Home Features MacKenna On Monday: Feel Sorry But Banning Caster Semenya Is Correct

MacKenna On Monday: Feel Sorry But Banning Caster Semenya Is Correct

On Friday night, at the Diamond League opener in Doha, Caster Semenya won the 800 metres. Odds on, there was no shock there.

Crossing the line in a thunderbolt time of 1:54.98 was far more head-turning considering we are just taking baby steps into the year. However, that it was the South African’s 30th race win in a row, crucially, wasn’t in any way surprising.
Talent? Or something else?

The official Twitter account of the competition called that achievement “phenomenal”. But even in an era of massive marketed hyperbole in sport becoming the norm, that snagged. For really, is there anything phenomenal about Semenya’s dominance of the distance? Wouldn’t it be far more phenomenal if she wasn’t reducing the field to her and then them?

We’ll get to exactly why in a moment, but this has to be done softly, for to look at solely the athlete and not at the human being in such a case isn’t on. A delicate balance is required.

Caster Semenya

There’s been an outpouring of emotion in recent days towards Semenya and that’s all well and good. Banned going forward from anywhere between 400m and a mile due to her testosterone levels – unless she takes medication to reduce them – this has had all the feel of one of those gripping Law & Order SVU episodes. You know the ones where you end up rooting for the defendant in court as they didn’t knowingly do harm and are morally right, only the law sees it differently and ends up throwing the book at them. That’s what this is.

The problem is the road taken and methodology used to derail Semenya has muddied the waters, and has even allowed the science-for-sale brigade to flip flop with ease. But in such a situation you must do what’s most correct for the most people. Barring her does that. Thus while it’s hard to to agree with the approach, it’s harder to disagree with the outcome.

What irks though is there was a much better way to get here that removed most feeling.

Caster Semenya

A way that made this clear cut, set a definitive precedent, and removed all of the debate.

* * *

Over the weekend, comparisons have been drawn between Semenya and other athletes whose godly traits are hard for mere mortals to fathom. Michael Phelps and his lung capacity, Usain Bolt and his leg extension, Lionel Messi and his balance, Tom Brady and his visionary brain. They all have advantages based on their physiological make-up and they’ve maximised those advantages through dedication and who knows what else. Yet none of them have been banned for their body making them special and usually untouchable.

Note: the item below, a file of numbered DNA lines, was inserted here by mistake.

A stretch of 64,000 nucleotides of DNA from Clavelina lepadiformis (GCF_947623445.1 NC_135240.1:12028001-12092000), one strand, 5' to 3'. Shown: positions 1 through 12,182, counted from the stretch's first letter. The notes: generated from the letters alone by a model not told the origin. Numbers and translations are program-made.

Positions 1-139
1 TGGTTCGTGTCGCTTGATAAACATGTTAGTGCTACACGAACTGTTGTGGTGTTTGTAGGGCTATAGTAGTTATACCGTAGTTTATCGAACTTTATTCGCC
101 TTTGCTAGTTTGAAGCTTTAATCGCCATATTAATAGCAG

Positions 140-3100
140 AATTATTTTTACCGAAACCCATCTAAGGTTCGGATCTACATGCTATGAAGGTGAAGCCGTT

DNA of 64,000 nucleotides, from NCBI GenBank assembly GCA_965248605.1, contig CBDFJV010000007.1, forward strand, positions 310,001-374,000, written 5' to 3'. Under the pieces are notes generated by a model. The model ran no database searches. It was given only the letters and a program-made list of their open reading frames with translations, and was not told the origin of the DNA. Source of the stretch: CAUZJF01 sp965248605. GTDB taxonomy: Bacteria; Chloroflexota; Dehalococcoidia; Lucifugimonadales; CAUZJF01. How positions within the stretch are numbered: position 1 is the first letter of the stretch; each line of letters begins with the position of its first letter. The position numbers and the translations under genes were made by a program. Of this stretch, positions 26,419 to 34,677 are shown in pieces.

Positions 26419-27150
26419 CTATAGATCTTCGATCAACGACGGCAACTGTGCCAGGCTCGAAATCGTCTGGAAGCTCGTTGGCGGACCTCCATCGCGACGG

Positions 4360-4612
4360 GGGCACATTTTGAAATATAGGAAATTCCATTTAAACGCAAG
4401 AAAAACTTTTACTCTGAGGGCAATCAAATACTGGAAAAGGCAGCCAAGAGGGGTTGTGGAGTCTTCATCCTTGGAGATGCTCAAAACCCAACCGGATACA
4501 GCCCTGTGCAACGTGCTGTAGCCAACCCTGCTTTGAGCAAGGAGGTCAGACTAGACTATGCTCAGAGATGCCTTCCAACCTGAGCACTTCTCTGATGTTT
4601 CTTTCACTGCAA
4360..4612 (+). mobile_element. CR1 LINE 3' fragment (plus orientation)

So why Semenya?

It’s why this should never have been about testosterone levels.

Last week, when the Court of Arbitration for Sport made their ruling against the 28-year-old, five times in a mere two-page synopsis the letters XY crept up in succession. To be precise it was in reference to Swyer Syndrome, also known as 46XY, and this was hugely surprising as it has been massively underreported. For those of us who studied biology to a mere Leaving Certificate level will know that this is not the chromosomal make-up of a genetic female.

To be sure I contacted an expert on this.
“She’s genetically a man but phenotype (outwardly) a woman,” this medical professional said. “The issue is not her genetics, which aren’t in question, but the fact she entirely and reasonably identifies as a woman because that’s what her external genitalia identify her as.”

Caster Semenya

“But in terms of genetics does that make her a man?” I responded.

“Correct. Genetically she is a man.”
Those last four words should be the beginning, middle and end of this whole episode.

That many haven’t gone this way when looking at the issue is understandable, if wholly problematic. It can feel intrusive, as if stepping into a personal and delicate and private matter, and in the real world that would absolutely be the case. There you should live and let live. But this isn’t the real world and it’s certainly nothing personal. It’s merely business.

Yet look at the commentary.

How often have you had it explained in such a cold terms when that’s what is needed?

Caster Semenya